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Lifeline live panel discussion replaces Newcastle dawn walk


With COVID-19 lockdowns preventing World Suicide Prevention Day walks in Newcastle, Lifeline will go online with a panel discussion and a virtual garden for people to connect, listen and talk about the issue.

Lifeline Hunter Central Coast is hosting a lunchtime Facebook Live discussion on Friday 10 September, featuring a number of guest speakers.

Local executive director Robert Sams said the panellists – Newcastle Coal Infrastructure Group CEO Aaron Johansen, Aboriginal community development officer Maree Edwards, senior peer worker Leanne Cawley and Lifeline 13 11 14 coordinator Sophie Anstis – represented different parts of the community.

“The annual Out of the Shadows dawn walks are a powerful and beautiful way to come together to reflect on and remember lived experiences relating to suicide or suicide attempts,” he explained.

“It’s disappointing they can’t go ahead right now but the local online event will help continue a very important community conversation.

“We can meet virtually to raise awareness about suicide and reduce the stigma that surrounds it.

“Our goal is always to prevent suicide and our event theme is ‘Connect, Listen, and Talk’.

“We need to connect and learn from other people’s experiences, listen and be inspired by others’ actions, and keep the suicide prevention conversation going within our communities.”

There is no need to book for the “live” panel discussion.

Simply join via the link

Mr Sams said Lifeline’s Virtual Garden could also help people come together and remember they were not alone.

“Many have a story to share of how they or someone they love has struggled,” he stated.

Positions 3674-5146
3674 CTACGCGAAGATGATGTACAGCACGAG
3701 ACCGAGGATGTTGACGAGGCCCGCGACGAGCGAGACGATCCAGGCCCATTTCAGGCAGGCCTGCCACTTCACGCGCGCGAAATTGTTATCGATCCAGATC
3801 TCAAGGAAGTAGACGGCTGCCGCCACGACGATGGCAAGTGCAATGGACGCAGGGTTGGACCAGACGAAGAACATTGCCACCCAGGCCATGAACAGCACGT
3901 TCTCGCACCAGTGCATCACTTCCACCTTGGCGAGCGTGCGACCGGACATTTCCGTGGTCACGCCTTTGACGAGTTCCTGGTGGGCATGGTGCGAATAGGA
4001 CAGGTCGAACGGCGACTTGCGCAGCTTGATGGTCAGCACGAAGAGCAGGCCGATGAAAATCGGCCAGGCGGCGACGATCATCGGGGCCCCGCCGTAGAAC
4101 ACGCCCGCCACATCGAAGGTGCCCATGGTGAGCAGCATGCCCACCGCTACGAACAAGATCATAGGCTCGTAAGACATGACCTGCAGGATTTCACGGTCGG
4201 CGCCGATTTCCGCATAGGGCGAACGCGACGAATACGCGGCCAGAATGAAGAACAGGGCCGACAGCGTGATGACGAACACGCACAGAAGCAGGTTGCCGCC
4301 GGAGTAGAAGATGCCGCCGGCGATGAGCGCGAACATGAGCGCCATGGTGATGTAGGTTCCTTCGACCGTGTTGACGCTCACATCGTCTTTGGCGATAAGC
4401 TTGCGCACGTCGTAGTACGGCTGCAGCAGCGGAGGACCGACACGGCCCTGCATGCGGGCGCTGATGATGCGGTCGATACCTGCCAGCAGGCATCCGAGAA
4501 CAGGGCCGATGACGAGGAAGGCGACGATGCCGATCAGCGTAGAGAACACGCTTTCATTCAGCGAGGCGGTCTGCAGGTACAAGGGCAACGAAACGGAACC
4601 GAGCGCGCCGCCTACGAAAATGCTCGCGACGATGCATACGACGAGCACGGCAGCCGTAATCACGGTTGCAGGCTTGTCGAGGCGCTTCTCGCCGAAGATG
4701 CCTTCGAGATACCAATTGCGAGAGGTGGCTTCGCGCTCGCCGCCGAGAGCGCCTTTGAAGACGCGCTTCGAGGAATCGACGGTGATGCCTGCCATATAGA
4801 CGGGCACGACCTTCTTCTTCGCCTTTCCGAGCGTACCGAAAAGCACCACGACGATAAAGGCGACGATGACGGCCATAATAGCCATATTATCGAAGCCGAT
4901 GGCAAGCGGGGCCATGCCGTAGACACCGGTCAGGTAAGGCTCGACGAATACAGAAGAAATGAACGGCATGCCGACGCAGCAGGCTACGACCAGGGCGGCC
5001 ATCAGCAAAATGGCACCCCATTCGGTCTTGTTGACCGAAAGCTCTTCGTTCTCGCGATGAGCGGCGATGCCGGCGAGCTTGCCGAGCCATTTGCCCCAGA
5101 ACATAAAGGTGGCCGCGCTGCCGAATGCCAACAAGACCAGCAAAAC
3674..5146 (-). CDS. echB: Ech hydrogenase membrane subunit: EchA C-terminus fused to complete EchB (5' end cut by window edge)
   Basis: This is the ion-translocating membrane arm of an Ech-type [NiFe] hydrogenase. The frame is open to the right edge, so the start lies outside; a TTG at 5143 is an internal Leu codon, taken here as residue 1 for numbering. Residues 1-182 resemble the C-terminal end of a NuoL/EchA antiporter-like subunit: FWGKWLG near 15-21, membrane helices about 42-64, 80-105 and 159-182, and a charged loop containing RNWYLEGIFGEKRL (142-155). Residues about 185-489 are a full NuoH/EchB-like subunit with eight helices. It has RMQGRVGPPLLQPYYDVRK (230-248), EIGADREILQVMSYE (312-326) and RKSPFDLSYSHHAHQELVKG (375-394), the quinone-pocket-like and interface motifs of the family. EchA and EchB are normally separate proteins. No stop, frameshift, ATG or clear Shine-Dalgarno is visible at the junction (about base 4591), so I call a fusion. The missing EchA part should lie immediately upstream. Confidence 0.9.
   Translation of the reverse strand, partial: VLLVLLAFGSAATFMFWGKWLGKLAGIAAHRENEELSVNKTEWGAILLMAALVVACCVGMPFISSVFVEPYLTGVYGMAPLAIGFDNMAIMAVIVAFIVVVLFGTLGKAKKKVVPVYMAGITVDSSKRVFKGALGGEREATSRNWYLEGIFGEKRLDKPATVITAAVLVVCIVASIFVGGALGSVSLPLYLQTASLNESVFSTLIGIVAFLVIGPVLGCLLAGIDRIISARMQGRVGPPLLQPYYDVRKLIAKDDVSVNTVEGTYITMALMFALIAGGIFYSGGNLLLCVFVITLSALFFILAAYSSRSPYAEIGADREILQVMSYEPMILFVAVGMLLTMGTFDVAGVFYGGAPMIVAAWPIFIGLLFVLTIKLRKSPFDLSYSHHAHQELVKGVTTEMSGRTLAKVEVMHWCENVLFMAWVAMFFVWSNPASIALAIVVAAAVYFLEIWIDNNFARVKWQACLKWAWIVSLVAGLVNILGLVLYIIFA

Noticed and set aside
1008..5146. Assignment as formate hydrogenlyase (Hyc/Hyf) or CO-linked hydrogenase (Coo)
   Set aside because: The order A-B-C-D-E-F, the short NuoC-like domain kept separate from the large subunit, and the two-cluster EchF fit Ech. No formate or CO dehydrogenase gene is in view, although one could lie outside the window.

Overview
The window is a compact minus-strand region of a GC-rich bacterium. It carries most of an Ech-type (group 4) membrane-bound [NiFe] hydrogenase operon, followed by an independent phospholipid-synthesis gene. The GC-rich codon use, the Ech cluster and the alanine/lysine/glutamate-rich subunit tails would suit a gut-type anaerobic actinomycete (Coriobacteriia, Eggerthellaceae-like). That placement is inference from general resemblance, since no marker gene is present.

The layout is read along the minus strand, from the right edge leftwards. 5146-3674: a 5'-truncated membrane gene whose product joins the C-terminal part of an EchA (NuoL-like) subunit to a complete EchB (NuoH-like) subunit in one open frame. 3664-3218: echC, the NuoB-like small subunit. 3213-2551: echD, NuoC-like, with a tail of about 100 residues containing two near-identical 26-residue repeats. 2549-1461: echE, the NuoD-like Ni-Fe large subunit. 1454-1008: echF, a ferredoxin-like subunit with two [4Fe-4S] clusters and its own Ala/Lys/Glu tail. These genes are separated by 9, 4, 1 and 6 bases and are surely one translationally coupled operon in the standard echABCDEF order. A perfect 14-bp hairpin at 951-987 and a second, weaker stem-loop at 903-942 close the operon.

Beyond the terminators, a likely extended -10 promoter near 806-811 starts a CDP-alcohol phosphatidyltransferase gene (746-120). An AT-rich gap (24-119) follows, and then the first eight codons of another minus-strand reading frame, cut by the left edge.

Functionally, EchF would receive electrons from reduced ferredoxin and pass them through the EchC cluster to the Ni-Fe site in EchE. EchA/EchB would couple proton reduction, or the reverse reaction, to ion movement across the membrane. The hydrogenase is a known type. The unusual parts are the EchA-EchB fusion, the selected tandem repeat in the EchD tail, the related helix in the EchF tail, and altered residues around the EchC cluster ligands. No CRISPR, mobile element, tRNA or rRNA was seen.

“Anyone is welcome to plant a flower in our garden to honour someone they’ve lost to suicide, to reflect on their lived experience, or to stand in solidarity as an advocate for mental health and suicide prevention.

“The Virtual Garden is another opportunity to bring suicide prevention out of the shadows and share a special moment of reflection, remembrance and hope.”

Nine Australians die every day by suicide and more than 65,000 Australians make an attempt each year.

It is the leading cause of death for Australians between the ages of 15 and 44.

Mr Sams said Lifeline was Australia’s leading suicide prevention service offering crisis support, individual counselling, bereavement support groups, suicide prevention training, and other community programs. 

“Lifeline is here to listen and to offer hope, and to help communities to feel confident to do the same,” he shared.

Lifeline services:

Telephone: 13 11 14 (24 hours)

Lifeline Text: 0477 13 11 14 (6pm – midnight)

Chat online: (7pm – midnight)

Face to face and video counselling bookings: 1300 152 854

If this story raises issues for you, phone Lifeline on 13 11 14.

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